@rachaelseda Cooking, definitely! Working out… not so much, I have too much fun while I’m doing that, LOL.
The personalities do make a big difference. Sometimes the egos are too big to surmount it, though. I once had a client where this one person on the team, even though he was not directly supposed to be managing me (as the consultant) or the PR aspect of the project, inserted himself into everything. He rubbed his internal colleagues the wrong way, but for some reason, they’d never speak up to him. I managed to finish out that contract, but I vowed never to work with him again. Sad, because it was a good client!
@rachaelseda Great reminder. My best ideas come to me when I am running. I sooo want to be a quick reply, but I know it’s not always wise. Great post, Shonali. Just posted it on my LinkedIn.
@Cathie Ericson1 That’s so cool, thank you! @rachaelseda
So true…while I always want to be a “quick responder” I find that my response after I’ve thought over all the angles is so much more measured and spot on. I really mull things over when I run, like you said.
Great post; I shared it with my LinkedIn groups.
Great topic Shonali!
One big problem is everyone is an expert. So while the client comes to you for your expertise they talk with other people who are ‘experts’. This is a big thing with social media. I find a lot of odd people telling me they are experts.
But the key is how to handle this. I am often really quick to look at something and respond back that is doesn’t work and then have a back and forth on why vs having the reasons up front. Something I am working on. But research is really key when presenting responses because I do this a lot so that I can offer my own experiences, previous client experiences, and what is available out there for reference.
I really like how you advise to let them present their side first on the topic.
@HowieSPM Oh my goodness, I have encountered that SO often! “I was talking to so-and-so, who’s an expert in…” – this actually happened when I was at a job (so in-house), and I was specifically hired because they thought I *was* the expert. When I heard that, I felt like saying, “Um, you hired me, didn’t you? Why don’t you at least listen to what I’m saying?!”
Research is a great thing to do, especially if you are anticipating argument, sorry, discussion. :p I find that it’s really helpful if one researches similar organizations, campaigns, etc., and then presents those, because clients are more likely to take them seriously, since they’re in the same territory, as it were.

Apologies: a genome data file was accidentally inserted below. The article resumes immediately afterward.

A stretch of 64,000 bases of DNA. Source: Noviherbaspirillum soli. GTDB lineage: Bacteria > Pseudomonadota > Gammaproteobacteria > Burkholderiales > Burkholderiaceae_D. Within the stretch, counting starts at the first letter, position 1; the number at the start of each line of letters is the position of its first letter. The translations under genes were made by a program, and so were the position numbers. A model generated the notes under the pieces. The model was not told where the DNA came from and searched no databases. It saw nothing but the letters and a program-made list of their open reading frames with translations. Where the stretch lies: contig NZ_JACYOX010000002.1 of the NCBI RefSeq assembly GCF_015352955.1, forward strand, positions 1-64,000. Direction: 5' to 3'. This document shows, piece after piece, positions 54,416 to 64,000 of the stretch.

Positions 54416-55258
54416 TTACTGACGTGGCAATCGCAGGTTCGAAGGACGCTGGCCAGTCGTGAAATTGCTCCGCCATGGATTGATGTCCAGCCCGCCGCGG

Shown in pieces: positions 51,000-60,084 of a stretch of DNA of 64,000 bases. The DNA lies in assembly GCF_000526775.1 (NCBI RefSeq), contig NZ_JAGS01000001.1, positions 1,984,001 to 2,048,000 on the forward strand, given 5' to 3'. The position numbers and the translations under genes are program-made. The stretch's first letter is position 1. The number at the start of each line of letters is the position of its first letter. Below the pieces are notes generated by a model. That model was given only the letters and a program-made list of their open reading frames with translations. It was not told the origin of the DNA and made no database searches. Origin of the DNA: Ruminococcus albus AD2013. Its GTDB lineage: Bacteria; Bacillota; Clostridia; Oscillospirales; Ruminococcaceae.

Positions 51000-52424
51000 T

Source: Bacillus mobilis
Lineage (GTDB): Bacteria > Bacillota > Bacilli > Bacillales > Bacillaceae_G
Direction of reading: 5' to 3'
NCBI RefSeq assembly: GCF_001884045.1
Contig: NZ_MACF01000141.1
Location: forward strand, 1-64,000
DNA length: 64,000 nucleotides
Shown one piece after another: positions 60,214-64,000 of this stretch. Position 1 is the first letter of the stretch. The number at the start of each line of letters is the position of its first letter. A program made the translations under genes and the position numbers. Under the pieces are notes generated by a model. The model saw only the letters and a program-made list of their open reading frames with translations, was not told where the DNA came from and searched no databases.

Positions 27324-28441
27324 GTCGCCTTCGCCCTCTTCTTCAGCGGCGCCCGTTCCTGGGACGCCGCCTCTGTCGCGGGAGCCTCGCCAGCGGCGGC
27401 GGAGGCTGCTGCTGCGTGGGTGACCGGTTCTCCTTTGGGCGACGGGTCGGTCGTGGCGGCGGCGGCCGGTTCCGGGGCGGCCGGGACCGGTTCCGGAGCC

I’m trying to work on the first tip you mention myself, both personally and professionally. Turning negatives into positives, basically. I’m always concerned about misleading clients and promising more than what we can deliver, though. The challenge is to manage clients’ expectations in a way that sets a positive tone and lets them talk through their idea, but if the idea really isn’t right, making sure they don’t come away thinking we’re totally on board with it.
I also think it’s important to listen to our clients’ insights. While we as consultants may have been hired because we have certain expertise that the client doesn’t necessarily have, we have to realize that they know more about their customers/members/supporters than we do. Their insight is worth its weight in gold, and we need to take the time to listen to them rather than assume we know everything we need to know.
@karirippetoe That’s very true; under-promising and over-delivering is a much safer (and smarter) way to go about it, IMHO. That’s something I’ve really learned; while I don’t shy away from risks (I mean, I work independently!), I also have a very active left brain thing going on, where I think through as many steps as I can before committing to something, evaluating something, etc. – maybe it’s my Economics background! And managing client expectations is a huge part of working successfully with them, isn’t it?
Great advice. Definitely try to do these, but need to keep them in mind.
@KenMueller I imagine you do, from what I know of you. The one thing I don’t think you are is a hot-head… lucky you!
Excellent lessons here, Shonali. I’ve encountered many of these scenarios (who hasn’t, right?) and find that #3 works like a champ most of the time. Just pushing pause and recognizing that it really isn’t do or die or the end of the world if the client doesn’t get a response to their 15th email right away :).
I’m also personally working on #1 and rather than flat out saying “uh, no” when they show me something ‘perfect’ for the situation, I ask “how did you come to this conclusion” or “wow, that’s really interesting! Tell me more about it.” That tends to let them have their say and feel validated. We may even compromise on something that makes them ecstatic without compromising the integrity of the project or efforts.
@EricaAllison Exactly, the world really doesn’t end if you don’t respond right away. Unless your client has his/her finger on the little red button… but in that case, I doubt they’d be asking for PR advice!
You raise a really good point about compromise, Erica. So often we think compromising is a bad thing. But it can help to bridge differences of opinion even with clients, and when we give a little, sometimes we gain a lot.